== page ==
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Price Realized: $6,750 With Buyer's Premium Show Hammer Price
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Sale 2486 Lot 273
(CONGRESS.) Holten, Samuel. "Accounts of Expenses while Attending Congress"--including a dinner with General Washington. Autograph Document Signed "S Holten."  manuscript pages. 8vo, 7 1/4 x 4 1/2 inches, in original plain wrappers with his original explanatory note on front; 5 leaves excised but the expense journal complete, otherwise minimal wear. Vp, 31 January 1783 to 12 March 1784
Estimate $1,500 - 2,500
Samuel Holten (1738-1816) was a physician from Danvers, MA who served several terms in the Continental Congress between 1778 and 1787, where he was a signer of the Articles of Confederation; he later served in the United States Congress from 1793 to 1795. He made this summary of his expenses during his stint in third Congress of the Confederation from 31 January to 6 November 1783 in Philadelphia and Princeton, and then for his travels back to Massachusetts through 25 November. The final entry dated 12 March 1784 was for his reimbursement by the Massachusetts General Court.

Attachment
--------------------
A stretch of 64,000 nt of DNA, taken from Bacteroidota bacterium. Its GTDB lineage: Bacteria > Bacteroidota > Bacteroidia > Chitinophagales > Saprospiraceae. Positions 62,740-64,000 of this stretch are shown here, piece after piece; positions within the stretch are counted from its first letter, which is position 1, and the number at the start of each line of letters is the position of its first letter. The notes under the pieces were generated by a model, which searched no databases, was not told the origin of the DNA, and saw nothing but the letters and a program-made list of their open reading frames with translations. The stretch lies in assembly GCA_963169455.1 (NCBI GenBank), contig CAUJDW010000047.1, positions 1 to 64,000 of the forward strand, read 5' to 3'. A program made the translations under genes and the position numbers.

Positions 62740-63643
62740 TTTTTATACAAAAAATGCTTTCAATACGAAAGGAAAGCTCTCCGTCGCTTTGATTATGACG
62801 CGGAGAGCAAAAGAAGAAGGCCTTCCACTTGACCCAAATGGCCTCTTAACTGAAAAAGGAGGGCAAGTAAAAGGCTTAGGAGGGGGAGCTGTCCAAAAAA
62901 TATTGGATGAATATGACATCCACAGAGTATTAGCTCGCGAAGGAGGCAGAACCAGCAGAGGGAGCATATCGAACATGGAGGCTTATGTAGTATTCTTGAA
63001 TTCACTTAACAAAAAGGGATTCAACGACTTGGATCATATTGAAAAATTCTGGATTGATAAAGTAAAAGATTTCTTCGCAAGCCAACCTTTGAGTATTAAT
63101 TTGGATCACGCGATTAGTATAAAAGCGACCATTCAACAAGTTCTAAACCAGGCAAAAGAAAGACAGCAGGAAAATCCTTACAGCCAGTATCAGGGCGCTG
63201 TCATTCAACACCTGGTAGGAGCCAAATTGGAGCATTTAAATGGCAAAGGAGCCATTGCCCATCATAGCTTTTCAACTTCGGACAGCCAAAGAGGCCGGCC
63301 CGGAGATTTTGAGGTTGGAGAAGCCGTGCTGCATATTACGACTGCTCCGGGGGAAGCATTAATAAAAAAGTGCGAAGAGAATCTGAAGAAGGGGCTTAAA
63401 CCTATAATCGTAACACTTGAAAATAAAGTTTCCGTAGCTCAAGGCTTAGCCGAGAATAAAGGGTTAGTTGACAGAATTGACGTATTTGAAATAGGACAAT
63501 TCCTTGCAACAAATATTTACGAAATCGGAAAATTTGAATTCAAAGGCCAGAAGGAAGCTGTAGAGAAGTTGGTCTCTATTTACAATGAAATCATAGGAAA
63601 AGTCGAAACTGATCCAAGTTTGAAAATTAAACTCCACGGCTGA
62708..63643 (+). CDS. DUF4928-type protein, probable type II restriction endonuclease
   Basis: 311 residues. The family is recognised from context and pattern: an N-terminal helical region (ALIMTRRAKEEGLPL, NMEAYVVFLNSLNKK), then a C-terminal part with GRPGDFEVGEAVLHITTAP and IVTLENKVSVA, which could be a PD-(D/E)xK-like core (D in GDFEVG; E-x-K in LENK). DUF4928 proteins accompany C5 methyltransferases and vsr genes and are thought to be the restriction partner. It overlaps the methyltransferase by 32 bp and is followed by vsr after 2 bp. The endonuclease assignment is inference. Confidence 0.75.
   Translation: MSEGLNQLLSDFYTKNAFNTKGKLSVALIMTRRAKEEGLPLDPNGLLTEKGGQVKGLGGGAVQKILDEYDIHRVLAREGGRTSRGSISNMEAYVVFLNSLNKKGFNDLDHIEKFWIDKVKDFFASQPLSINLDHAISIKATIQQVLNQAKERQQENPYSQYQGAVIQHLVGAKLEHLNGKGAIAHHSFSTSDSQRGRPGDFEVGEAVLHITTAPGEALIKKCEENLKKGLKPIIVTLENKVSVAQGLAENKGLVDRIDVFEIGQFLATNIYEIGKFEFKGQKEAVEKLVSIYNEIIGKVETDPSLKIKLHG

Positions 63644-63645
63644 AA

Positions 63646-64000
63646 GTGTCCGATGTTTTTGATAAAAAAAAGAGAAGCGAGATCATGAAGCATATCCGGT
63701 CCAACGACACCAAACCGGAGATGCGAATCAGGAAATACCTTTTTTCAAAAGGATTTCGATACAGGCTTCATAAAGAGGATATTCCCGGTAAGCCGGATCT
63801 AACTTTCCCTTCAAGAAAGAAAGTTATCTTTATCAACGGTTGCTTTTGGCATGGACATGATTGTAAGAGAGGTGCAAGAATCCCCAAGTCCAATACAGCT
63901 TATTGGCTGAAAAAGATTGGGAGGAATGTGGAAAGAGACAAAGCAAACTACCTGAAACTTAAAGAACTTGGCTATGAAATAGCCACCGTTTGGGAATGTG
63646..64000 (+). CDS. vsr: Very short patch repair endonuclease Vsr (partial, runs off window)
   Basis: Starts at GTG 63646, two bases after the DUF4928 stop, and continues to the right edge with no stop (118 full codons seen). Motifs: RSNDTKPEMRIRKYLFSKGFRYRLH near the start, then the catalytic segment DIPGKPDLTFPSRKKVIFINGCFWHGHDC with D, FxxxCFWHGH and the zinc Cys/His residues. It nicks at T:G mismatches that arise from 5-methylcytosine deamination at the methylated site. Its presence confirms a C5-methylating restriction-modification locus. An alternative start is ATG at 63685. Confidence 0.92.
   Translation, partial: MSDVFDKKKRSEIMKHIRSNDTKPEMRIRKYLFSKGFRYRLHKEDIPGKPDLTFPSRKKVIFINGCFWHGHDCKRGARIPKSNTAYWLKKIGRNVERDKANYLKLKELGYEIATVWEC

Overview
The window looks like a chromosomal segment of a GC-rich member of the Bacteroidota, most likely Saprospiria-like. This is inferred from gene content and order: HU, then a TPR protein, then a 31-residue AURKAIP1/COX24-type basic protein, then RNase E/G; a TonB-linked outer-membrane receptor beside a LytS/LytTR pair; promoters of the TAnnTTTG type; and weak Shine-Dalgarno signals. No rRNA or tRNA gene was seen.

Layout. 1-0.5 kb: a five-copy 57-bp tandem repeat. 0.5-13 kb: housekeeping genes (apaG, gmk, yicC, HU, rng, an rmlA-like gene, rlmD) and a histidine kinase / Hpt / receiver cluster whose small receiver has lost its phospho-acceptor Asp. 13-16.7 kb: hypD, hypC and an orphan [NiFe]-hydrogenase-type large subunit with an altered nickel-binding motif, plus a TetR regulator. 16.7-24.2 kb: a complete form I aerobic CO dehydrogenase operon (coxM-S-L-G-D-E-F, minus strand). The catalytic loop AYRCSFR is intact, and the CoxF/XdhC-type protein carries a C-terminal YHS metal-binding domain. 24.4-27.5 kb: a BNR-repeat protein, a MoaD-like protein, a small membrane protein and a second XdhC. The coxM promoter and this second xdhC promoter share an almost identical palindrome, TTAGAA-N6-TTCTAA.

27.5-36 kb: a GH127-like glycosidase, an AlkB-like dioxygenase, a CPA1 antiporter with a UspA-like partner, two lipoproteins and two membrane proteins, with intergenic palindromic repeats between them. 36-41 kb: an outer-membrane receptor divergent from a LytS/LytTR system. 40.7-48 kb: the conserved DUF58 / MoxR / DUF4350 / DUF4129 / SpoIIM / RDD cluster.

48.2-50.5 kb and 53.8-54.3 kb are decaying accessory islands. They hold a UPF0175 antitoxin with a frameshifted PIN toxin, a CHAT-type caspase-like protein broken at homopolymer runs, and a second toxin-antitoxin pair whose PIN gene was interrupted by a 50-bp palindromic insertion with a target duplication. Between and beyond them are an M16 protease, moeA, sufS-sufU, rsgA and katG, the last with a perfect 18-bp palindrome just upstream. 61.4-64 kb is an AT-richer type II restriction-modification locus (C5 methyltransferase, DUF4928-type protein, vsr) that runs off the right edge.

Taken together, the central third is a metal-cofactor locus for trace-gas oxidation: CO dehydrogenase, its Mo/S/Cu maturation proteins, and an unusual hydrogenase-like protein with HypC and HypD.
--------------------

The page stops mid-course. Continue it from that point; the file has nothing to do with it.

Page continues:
The most noteworthy event during this session of Congress was the 15 April 1783 approval of what became the Treaty of Paris, which would formally end the war with England. Two months later, on 19 June, the congressmen were threatened by 400 mutinous Pennsylvania soldiers demanding payment; this prompted the hasty relocation of Congress to Princeton, NJ. These weighty events are not noted in Holten's expense log, though he does mention "Expenses to Princeton" on 27 June. More typical expenses are the shoeing of his horses, room and board paid to Francis Lee (former delegate Lightfoot Lee?), payments to his barber and "my servant Jerry," and for a new crupper and girth for his horse ("stole or lost"). The most dramatic entry is undoubtedly for 15 shillings and 6 pence on 5 September "for sundries in the country & when Genl. Washington dined with us."Price Realized (with Buyer's Premium) $6,750